UNICEF Condemns Recruitment of Children by Armed Groups in CAR

UNICEF has clear evidence of the continuing recruitment and use of children by armed groups in the Central African Republic (CAR) and is warning leaders that such practices represent a grave violation of international law. According to UNICEF more than 2,000 boys and girls were estimated to be associated with armed groups before the latest upsurge of fighting began last December. The takeover of the capital city of Bangui at the end of March by the Seleka coalition rebel group has not stopped these human rights violations.

Agency warns leaders they will be held responsible for breaches of international law

NEW YORK (April 12, 2013) – UNICEF has clear evidence of the continuing recruitment and use of children by armed groups in the Central African Republic (CAR) and is warning leaders that such practices represent a grave violation of international law.

According to UNICEF more than 2,000 boys and girls were estimated to be associated with armed groups before the latest upsurge of fighting began last December. The takeover of the capital city of Bangui at the end of March by the Seleka coalition rebel group has not stopped these human rights violations. Recruitment of children for use by armed forces and groups has taken place on both sides of the conflict.

“Recruiting children is both morally unacceptable and prohibited under international law,” said Souleymane Diabate, UNICEF’s Representative in the Central African Republic.

“We have called on the new leadership in CAR to ensure that all children associated with armed groups be released immediately and protected from further violations. The new authorities in Bangui have begun to demonstrate their intention to identify and release children among the ranks of armed groups. UNICEF is committed to working with them to ensure that there is an immediate halt to new recruitments and support a process of identification, verification and reintegration of children.”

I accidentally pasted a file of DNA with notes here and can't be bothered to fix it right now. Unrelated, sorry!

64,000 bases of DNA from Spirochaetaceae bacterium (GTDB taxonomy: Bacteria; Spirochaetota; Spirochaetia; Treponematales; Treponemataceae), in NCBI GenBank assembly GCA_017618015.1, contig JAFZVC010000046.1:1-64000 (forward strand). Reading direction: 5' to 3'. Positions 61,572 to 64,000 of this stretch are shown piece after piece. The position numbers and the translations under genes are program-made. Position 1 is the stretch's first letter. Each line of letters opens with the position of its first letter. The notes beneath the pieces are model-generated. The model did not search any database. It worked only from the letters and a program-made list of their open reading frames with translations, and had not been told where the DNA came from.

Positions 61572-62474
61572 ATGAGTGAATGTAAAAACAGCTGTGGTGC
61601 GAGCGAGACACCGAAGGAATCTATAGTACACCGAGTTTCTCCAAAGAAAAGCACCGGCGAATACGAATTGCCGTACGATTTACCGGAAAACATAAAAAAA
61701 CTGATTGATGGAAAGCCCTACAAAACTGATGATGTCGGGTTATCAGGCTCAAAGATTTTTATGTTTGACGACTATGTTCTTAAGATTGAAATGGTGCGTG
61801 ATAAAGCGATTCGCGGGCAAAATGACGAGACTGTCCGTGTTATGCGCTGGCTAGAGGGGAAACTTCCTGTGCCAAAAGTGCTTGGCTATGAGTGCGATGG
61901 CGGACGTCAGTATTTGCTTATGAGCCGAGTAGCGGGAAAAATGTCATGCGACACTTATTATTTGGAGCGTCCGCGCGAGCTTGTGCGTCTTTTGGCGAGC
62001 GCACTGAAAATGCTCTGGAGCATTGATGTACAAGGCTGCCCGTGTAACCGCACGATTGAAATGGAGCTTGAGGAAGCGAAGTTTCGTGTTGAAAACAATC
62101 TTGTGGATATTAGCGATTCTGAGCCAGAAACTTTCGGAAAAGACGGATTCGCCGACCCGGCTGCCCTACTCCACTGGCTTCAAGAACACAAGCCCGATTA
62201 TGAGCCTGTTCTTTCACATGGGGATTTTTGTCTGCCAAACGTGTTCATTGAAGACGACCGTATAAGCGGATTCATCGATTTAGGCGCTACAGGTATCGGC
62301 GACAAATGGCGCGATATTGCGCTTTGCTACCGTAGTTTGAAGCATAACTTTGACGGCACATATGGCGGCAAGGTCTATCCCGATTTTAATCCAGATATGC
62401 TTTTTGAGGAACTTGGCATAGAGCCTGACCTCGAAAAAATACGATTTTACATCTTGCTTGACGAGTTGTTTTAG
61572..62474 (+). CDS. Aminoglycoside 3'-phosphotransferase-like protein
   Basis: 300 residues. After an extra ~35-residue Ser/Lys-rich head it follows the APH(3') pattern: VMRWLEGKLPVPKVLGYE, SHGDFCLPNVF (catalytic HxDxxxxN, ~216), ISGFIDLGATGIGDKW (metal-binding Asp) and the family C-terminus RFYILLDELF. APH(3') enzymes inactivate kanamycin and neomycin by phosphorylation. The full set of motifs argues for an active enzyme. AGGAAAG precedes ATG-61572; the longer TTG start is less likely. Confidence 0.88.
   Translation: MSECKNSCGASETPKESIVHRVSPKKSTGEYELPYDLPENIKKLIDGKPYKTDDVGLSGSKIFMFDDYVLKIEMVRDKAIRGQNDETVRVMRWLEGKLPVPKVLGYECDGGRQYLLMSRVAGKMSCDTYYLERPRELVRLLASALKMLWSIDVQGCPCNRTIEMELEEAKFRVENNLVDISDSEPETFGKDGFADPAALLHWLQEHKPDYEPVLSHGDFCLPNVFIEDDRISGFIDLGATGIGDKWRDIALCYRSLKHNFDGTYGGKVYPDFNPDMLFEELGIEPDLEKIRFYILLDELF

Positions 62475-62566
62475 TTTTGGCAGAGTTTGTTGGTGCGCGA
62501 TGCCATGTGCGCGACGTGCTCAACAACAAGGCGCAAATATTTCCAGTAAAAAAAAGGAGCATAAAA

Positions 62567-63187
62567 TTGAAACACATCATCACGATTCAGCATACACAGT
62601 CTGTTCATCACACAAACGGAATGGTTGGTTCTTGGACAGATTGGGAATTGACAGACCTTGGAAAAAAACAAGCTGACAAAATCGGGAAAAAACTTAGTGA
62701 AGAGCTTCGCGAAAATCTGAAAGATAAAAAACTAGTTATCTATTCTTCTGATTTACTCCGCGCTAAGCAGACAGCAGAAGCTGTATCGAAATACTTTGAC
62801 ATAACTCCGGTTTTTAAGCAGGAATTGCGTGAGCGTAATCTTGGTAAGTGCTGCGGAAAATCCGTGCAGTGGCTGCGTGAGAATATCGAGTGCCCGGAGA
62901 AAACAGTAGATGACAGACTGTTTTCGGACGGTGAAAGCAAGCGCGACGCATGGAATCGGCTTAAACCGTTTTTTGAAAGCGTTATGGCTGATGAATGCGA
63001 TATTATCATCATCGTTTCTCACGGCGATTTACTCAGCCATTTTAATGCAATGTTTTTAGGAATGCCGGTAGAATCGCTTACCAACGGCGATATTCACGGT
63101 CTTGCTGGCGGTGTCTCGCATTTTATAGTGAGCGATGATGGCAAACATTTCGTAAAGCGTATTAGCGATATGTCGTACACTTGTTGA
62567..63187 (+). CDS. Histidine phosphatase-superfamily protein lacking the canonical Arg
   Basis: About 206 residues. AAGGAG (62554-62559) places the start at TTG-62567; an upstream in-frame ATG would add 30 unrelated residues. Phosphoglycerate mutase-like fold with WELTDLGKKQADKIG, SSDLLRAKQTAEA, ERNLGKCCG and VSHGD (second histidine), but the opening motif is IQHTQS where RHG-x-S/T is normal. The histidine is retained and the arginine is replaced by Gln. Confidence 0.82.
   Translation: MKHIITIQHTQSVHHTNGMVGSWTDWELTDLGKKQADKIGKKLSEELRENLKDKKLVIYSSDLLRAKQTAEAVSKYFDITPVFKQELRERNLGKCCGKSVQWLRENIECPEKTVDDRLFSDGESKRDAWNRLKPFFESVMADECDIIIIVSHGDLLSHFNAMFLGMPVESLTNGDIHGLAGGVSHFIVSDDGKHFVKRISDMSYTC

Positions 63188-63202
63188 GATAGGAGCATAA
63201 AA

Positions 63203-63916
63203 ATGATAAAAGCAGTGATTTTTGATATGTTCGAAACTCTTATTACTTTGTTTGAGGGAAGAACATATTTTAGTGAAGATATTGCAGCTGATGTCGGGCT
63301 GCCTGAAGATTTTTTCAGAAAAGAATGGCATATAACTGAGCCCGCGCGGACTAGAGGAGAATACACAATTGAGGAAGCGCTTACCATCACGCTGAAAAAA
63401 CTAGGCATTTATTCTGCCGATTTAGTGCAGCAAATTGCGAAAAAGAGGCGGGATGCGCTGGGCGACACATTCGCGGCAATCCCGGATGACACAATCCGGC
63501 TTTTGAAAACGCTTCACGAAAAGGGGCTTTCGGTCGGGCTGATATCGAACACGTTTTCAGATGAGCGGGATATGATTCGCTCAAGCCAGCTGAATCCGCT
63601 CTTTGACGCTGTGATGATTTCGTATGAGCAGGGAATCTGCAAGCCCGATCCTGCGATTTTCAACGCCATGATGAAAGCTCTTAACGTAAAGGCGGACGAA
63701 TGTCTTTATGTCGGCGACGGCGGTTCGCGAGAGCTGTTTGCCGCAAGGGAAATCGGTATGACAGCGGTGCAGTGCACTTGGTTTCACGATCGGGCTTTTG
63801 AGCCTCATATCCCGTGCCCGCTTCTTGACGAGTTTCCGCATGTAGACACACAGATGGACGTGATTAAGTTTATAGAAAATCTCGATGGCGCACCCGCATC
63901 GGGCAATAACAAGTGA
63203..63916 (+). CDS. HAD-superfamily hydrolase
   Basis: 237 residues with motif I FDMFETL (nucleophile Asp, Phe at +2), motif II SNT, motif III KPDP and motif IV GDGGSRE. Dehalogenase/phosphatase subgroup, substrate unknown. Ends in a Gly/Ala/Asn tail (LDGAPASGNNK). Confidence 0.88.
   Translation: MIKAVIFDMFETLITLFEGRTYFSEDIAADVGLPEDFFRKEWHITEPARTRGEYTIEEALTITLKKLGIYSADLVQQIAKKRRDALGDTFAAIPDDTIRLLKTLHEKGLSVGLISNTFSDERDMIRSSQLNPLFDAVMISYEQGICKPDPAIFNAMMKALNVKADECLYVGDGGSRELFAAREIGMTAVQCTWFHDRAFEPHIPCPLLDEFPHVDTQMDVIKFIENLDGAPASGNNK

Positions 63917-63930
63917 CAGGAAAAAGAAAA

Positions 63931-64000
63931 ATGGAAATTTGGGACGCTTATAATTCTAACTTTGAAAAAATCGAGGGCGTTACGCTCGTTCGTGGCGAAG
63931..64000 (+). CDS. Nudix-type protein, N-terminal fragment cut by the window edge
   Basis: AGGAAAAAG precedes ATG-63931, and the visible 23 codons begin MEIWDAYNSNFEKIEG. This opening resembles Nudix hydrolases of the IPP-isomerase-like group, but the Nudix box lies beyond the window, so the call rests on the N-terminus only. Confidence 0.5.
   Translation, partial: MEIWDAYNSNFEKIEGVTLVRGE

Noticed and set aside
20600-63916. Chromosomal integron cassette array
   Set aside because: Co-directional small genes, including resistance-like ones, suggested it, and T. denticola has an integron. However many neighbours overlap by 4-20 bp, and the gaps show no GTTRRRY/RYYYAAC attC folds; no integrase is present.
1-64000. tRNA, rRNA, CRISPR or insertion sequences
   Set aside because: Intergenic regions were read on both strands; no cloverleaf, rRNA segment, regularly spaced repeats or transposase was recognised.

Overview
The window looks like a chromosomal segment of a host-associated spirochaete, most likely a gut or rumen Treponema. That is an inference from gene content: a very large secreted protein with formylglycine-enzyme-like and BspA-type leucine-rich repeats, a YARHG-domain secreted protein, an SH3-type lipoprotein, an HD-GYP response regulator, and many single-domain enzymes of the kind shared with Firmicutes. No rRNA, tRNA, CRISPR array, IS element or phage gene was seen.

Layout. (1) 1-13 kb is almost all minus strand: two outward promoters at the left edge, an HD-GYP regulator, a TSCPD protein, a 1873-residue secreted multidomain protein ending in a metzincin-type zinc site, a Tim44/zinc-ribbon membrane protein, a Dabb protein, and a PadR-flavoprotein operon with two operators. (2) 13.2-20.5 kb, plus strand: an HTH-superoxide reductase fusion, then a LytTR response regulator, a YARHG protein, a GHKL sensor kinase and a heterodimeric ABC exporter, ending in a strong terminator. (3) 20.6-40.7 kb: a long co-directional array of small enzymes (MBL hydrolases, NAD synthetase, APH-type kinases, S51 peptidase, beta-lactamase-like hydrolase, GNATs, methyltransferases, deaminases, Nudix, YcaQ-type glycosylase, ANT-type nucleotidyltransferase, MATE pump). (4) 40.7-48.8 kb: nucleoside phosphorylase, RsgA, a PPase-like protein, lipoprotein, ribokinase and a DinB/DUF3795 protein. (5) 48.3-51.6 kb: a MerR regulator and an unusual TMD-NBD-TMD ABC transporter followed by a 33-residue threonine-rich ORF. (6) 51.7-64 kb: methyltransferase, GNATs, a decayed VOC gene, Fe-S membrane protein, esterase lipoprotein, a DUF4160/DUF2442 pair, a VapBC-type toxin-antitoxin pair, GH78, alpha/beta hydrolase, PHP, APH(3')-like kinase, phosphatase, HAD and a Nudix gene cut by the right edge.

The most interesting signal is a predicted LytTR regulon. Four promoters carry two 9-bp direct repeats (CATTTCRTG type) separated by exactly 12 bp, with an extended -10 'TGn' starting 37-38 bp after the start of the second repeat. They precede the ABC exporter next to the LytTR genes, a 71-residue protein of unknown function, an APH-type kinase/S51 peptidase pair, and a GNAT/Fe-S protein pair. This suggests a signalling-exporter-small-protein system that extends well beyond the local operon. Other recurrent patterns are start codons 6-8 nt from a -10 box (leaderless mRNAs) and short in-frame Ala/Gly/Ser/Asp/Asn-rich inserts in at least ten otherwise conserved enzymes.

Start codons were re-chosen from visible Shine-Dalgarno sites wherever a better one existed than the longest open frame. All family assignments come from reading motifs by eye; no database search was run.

Since 2007 more than 1,000 girls and boys have been released from armed groups in CAR. UNICEF has worked with its partners on the ground to provide these children with rehabilitation and reintegration services. Over the past four months, tension, insecurity and a lack of access by humanitarian workers to large parts of the country means that children are at greater risk than ever.

To date, only 25 percent of the funds required by UNICEF for programs to protect children from conflict have been received.

About UNICEF

The United Nations Children’s Fund (UNICEF) works in 190 countries and territories to save and improve children’s lives, providing health care and immunizations, clean water and sanitation, nutrition, education, emergency relief and more. The U.S. Fund for UNICEF supports UNICEF's work through fundraising, advocacy and education in the United States. Together, we are working toward the day when ZERO children die from preventable causes and every child has a safe and healthy childhood. For more information, visit www.unicefusa.org.

For additional information, please contact:

Susannah Masur, U.S. Fund for UNICEF, 212.880.9146, smasur@unicefusa.org
Kiní Schoop, U.S. Fund for UNICEF, 212.922.2634, kschoop@unicefusa.org